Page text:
This month, ex-Hedwig star Michael C. Hall steps into the shoes of Thomas Newton, a role made famous by David Bowie in the 1976 cult film The Man Who Fell to Earth, based on the sci-fi novel. The new adaptation, Lazarus, opening at New York Theatre Workshop this month, features songs by the rock legend. They — like Hall’s performance — are sure to be otherworldly.
You were Hedwig on Broadway. Did playing a glam-rock goddess help get you this role?
Ivo van Hove, the director of Lazarus, saw me in Hedwig. That served as an audition of sorts. I felt charged with a responsibility given how much I love that show. I wanted to honor and guard it. Plus, I got to perform kick-ass rock ’n’ roll songs.
And eat cigarettes.
As far as eating the cigarette, I stole that from Neil [Patrick Harris, who played Hedwig before Hall]. I can’t take responsibility for that.
How did Lazarus come about?
People have been lobbying for Bowie to do some sort of theatrical production that involved new and existing music. The fact that he decided this was the time and Thomas would be the character is intriguing. But this isn’t the David Bowie story. I wasn’t hired to do a Bowie impression.
It’s not really a musical. So what is it exactly?
It’s certainly not a musical in any traditional sense — the songs don’t serve the traditional musical theater function in some cases — and there’s a significant amount of dialogue, but there’s 15 or 18 songs in the show. It’s not a retelling of the movie or the science fiction book. It’s an interior fever dream of the character, there’s an interior intimate energy that will be required. But it’s also a musical with some pretty dynamic music there will be a more expansive energy too. So I hope it will be a broad-spectrum experience.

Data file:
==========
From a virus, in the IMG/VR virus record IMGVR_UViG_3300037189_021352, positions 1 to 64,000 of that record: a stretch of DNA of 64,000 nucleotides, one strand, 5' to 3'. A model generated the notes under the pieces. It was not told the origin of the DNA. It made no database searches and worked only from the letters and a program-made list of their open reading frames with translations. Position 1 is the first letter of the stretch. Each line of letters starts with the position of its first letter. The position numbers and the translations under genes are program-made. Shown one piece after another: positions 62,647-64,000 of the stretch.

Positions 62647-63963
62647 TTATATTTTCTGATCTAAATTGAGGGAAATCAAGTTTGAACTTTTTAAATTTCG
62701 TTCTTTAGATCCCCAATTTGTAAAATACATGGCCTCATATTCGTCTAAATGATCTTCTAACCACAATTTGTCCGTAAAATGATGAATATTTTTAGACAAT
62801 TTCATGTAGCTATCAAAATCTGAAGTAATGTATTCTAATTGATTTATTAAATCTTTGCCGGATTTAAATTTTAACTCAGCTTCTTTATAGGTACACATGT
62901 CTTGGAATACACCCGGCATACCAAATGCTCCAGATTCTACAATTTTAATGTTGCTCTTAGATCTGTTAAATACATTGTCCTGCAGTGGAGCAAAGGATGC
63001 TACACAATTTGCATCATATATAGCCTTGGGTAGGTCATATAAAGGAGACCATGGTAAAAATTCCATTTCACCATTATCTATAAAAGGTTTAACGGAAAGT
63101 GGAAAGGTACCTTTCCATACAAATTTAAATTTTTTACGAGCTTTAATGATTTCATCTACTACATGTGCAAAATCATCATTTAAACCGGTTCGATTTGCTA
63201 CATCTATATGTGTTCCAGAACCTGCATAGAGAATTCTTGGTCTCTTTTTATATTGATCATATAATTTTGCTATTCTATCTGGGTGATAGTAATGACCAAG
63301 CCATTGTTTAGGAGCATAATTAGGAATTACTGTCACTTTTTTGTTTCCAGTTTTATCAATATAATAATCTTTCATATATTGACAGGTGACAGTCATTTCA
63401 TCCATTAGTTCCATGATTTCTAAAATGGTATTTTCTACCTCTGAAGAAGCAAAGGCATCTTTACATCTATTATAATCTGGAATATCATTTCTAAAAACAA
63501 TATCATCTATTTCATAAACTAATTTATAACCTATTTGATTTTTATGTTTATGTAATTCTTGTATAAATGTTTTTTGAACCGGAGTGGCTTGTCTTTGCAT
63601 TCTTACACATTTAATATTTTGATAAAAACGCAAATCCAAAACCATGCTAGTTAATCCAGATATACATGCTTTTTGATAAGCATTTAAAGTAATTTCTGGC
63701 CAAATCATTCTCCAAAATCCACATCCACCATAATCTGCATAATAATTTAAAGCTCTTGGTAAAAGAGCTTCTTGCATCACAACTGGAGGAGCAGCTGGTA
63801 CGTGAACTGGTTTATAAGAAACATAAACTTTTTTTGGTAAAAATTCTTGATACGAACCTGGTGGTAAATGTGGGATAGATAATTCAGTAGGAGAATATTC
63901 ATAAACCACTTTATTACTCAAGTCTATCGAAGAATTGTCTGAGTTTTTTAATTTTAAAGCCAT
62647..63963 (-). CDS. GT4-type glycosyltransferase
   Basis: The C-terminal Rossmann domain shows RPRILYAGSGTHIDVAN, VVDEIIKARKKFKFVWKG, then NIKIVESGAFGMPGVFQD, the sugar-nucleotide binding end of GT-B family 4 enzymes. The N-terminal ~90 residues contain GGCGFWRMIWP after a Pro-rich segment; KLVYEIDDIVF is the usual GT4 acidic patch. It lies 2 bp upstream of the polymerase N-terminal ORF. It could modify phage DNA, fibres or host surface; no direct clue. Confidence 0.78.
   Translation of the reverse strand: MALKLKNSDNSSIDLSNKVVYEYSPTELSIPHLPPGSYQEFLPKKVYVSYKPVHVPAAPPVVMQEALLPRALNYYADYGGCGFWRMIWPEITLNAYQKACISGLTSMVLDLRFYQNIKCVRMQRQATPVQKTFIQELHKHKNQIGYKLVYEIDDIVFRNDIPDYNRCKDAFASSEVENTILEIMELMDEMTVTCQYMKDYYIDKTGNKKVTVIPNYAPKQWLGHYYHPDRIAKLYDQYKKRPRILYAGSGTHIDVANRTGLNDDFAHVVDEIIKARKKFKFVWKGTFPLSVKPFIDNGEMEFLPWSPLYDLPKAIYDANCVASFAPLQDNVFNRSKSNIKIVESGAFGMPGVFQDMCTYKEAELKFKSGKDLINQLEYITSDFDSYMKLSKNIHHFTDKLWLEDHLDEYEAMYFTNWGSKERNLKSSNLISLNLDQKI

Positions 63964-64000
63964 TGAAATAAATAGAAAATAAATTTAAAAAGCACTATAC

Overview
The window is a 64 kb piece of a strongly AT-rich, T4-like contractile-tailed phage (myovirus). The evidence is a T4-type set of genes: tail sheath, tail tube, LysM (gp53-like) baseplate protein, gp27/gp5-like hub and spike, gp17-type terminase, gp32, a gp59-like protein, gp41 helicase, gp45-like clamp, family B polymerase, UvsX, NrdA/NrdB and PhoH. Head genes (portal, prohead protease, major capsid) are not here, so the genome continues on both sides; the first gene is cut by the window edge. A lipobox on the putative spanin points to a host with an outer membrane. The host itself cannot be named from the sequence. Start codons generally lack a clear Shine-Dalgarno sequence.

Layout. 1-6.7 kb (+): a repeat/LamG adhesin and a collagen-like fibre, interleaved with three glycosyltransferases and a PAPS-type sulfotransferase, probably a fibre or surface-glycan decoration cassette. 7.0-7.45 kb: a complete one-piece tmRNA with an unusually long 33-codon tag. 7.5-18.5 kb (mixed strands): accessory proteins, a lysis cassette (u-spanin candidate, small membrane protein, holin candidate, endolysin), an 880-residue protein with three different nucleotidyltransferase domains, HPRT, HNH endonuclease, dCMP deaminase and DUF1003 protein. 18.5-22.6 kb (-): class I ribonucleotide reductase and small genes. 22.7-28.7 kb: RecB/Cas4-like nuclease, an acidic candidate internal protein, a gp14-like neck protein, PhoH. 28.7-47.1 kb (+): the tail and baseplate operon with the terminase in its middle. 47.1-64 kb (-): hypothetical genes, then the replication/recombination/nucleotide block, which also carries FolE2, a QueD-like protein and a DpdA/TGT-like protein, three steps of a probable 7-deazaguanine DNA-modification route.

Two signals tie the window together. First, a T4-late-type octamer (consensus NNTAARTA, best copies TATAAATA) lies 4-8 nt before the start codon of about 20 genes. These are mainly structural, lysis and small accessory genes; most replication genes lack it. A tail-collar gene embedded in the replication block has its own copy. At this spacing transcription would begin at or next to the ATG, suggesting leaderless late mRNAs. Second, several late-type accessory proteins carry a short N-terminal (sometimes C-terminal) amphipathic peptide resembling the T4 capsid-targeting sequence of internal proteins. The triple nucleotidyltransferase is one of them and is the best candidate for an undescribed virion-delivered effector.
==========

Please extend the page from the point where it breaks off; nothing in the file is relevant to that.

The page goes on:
Speaking of Davids, your role in Six Feet Under as David, a gay funeral director, was pivotal. What’s your favorite memory from the show?
The times we were sitting at the kitchen table portraying that family feel like real memories. David felt real; the family felt real. The story felt as if it were unfolding in a parallel universe.
What’s your first Bowie memory?
I was in third or fourth grade, and I remember hearing my friend’s older brother’s copy of Young Americans on the turntable. The Breakfast Club was also huge when I was in junior high — it used that “Changes” quote: “And these children that you spit on as they try to change their worlds…” That led me to go listen to his older stuff.
Do you have a favorite Bowie song?
Probably “Quicksand” from Hunky Dory. I love the sort of beautiful dismay of it. Yeah, I really love that song.
So were you terrified meeting Bowie?
Meeting him is something I’m still not entirely convinced actually happened.
Lazarus is at New York Theatre Workshop, Nov. 18, 2015 - Jan. 17, 2016